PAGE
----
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Lawsuit Says Beverly-Wilshire Homeowners Group Mishandled Money It Got From Suing Developers

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UPDATE: Through his lawyer, Robert Silverstein has objected to statements made about him and his work in this piece and our Jan. 3 piece. Among other things, he complains that the pieces imply that he has engaged in the same types of misconduct that Stan Brent alleges in his lawsuit were committed by the Beverly-Wilshire Homes Association. Curbed does not believe that its pieces contain any such implication, and none was intended.

More details are emerging in the "greenmail" practices of the Beverly-Wilshire Homes Association, one of Los Angeles's notoriously obstructionist NIMBY organizations. Greenmail is the dirty little secret of land use and development practices around California and Los Angeles, where homeowner groups and unincorporated community associations sue developers under the auspices of the California Environmental Quality Act and then often collect settlements. Two actions taken against BWHA allege that the organization's lawsuits and settlements don't actually benefit the community or the environmental impacts of development projects. Instead, mounting evidence shows that money gained via greenmail activities is used for the personal financial gain of individual members of these organizations.

The Park La Brea News has the details of a claim, filed in July 2011 with the California Franchise Tax Board, the California Attorney General's Office, and the IRS, alleging that BWHA, "has been suing developers for hundreds of thousands of dollars and not reporting the settlements on their taxes, which is legally required as a 501(c)4 organization." Moreover: "BWHA has engaged in prohibited transactions, misrepresented its tax-exempt status and failed to report revenue to the IRS without reasonable cause from 1993 to 2011."

The evidence for the claim: "According to the association's tax returns from 2008--the most recent returns the IRS could provide--the association reported $27,815 in total assets at the beginning of the year, with that figure at $8,032 by year's end. However, it excludes a $62,000 settlement from the developer of the Beverly Connection from June 30, 2008." The city of Los Angeles approved the Beverly Connection, along with some necessary zoning changes for the retail/parking project at the corner of La Cienega and West Third Street, in 2006, but BWHA received a settlement after the project was revised.

According to the article, the IRS could not specify whether the organization had been audited as a result of the claim. The Franchise Tax Board does have the power to suspend BWHA's corporate privileges, revoke its exemption, or impose penalties.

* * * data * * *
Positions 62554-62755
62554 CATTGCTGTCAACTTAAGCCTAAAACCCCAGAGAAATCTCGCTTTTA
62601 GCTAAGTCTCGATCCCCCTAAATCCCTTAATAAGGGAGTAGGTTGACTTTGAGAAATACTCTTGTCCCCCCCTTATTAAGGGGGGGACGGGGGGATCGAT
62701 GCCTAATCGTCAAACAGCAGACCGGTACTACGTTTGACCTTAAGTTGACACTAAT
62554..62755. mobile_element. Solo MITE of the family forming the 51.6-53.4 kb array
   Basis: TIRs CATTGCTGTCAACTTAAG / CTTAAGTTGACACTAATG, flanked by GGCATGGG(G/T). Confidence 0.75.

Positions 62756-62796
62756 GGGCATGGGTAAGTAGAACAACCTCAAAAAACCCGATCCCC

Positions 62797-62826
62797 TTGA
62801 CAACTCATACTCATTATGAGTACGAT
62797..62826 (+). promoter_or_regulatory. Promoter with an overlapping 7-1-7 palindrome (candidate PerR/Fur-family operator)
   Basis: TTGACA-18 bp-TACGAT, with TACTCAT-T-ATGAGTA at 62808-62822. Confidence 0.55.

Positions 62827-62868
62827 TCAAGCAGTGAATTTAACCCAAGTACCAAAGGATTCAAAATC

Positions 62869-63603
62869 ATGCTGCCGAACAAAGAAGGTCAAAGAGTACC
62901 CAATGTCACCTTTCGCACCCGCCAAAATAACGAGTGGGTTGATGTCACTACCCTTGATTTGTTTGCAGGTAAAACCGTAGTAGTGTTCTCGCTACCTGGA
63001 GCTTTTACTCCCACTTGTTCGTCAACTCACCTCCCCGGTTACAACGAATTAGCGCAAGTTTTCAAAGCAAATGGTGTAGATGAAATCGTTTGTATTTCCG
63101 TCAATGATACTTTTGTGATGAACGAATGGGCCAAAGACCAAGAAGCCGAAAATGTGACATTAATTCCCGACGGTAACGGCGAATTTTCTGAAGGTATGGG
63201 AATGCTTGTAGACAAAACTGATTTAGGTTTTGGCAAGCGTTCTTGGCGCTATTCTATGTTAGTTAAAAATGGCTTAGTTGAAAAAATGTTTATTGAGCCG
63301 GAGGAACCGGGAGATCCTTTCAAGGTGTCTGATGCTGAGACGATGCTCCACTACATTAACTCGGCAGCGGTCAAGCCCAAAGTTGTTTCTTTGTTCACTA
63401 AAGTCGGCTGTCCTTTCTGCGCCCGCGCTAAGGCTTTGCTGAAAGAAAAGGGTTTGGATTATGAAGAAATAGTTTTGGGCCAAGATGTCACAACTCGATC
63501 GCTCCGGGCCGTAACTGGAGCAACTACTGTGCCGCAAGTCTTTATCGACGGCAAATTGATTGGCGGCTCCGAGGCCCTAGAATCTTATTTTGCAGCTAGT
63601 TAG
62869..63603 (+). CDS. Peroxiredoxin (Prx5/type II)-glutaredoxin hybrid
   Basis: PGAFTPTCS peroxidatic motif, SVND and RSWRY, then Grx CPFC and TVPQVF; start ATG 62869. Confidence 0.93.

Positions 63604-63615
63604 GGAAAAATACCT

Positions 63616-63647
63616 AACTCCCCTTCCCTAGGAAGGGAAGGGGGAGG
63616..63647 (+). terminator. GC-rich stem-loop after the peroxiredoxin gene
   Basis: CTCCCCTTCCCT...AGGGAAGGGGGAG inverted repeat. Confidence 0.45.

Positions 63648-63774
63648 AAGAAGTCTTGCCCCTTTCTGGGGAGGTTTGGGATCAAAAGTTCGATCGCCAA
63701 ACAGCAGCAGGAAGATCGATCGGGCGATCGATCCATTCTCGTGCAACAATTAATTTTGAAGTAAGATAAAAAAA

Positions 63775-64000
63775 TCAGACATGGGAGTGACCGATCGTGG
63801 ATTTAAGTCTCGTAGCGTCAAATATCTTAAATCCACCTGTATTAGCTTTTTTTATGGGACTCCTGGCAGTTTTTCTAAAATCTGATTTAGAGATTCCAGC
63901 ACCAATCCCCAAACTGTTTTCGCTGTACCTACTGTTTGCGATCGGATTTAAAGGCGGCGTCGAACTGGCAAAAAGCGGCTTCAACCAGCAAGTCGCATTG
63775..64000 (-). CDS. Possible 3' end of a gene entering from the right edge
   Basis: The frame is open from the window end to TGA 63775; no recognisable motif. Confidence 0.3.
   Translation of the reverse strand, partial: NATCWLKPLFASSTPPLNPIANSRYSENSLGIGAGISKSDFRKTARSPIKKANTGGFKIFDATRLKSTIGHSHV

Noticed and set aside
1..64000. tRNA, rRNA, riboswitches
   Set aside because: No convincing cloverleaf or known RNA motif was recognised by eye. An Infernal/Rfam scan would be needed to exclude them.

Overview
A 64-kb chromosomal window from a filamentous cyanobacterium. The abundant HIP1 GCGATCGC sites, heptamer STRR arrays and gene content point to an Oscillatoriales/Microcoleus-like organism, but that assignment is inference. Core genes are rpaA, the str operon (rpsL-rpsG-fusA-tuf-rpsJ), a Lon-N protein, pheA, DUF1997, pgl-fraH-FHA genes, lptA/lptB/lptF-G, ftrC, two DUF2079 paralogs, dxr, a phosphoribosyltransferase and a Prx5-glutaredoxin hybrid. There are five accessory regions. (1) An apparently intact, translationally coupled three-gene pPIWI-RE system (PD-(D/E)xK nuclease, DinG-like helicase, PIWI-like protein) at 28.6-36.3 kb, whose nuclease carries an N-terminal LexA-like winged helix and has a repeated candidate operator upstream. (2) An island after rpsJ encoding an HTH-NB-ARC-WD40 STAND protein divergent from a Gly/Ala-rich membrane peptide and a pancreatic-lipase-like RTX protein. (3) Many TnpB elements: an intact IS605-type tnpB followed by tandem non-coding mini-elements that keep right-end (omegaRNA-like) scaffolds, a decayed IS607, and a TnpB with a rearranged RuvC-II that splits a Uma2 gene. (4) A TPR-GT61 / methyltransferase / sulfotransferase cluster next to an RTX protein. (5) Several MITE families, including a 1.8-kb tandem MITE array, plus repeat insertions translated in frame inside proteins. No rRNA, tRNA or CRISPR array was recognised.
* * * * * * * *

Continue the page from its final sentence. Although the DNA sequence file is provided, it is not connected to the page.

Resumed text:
The claim also asks the logical question: "Of greater significance, however, is where or to whom the payments received by the organization [from 1993 to 2011] have gone." In that regard, a recent lawsuit by former BWHA member Stan Brent could bring even more evidence about the organization's practices to light. According to the article, Brent is suing BWHA "for allegedly giving favorable recommendations to businesses seeking variances, licenses and permits from the city of Los Angeles in exchange for financial support." The suit also alleges that such donations were used for the personal benefit of the BWHA's directors, namely, Diane Plotkin. Brent claims to have a "body of evidence" dating back several years, and intends to add defendants to the lawsuit prior to an expected April trial (mark your calendars).

Curbed recently reported on the similar case of the La Mirada Avenue Neighborhood Association. A leaked settlement agreement shows proof that the organization, an unincorporated community association led by Doug Haines, has reaped financial benefits in confidential settlements with developers.

Also on the CEQA news front, the California Planning and Development Report details a recent study that breaks down the common use of CEQA. The report's findings: CEQA is most often used to delay or prevent urban infill projects (on lots that have been previously developed) while exurban and suburban projects face relatively less opposition. CP&DR also shares this little nugget about how CEQA stacks up in court compared to NEPA, the similar, federal environmental legislation: "In 2011, veteran CEQA lawyer Clem Shute found that over a 40-year period, courts had found CEQA EIRs inadequate more than 40% of the time, compared to 0%--yes, zero--for NEPA compliance by federal agencies."
· Complaint filed against BWHA claims settlement missing in tax returns [Park La Brea News]
· Leaked Settlement Shows How NIMBYs "Greenmail" Developers [Curbed LA]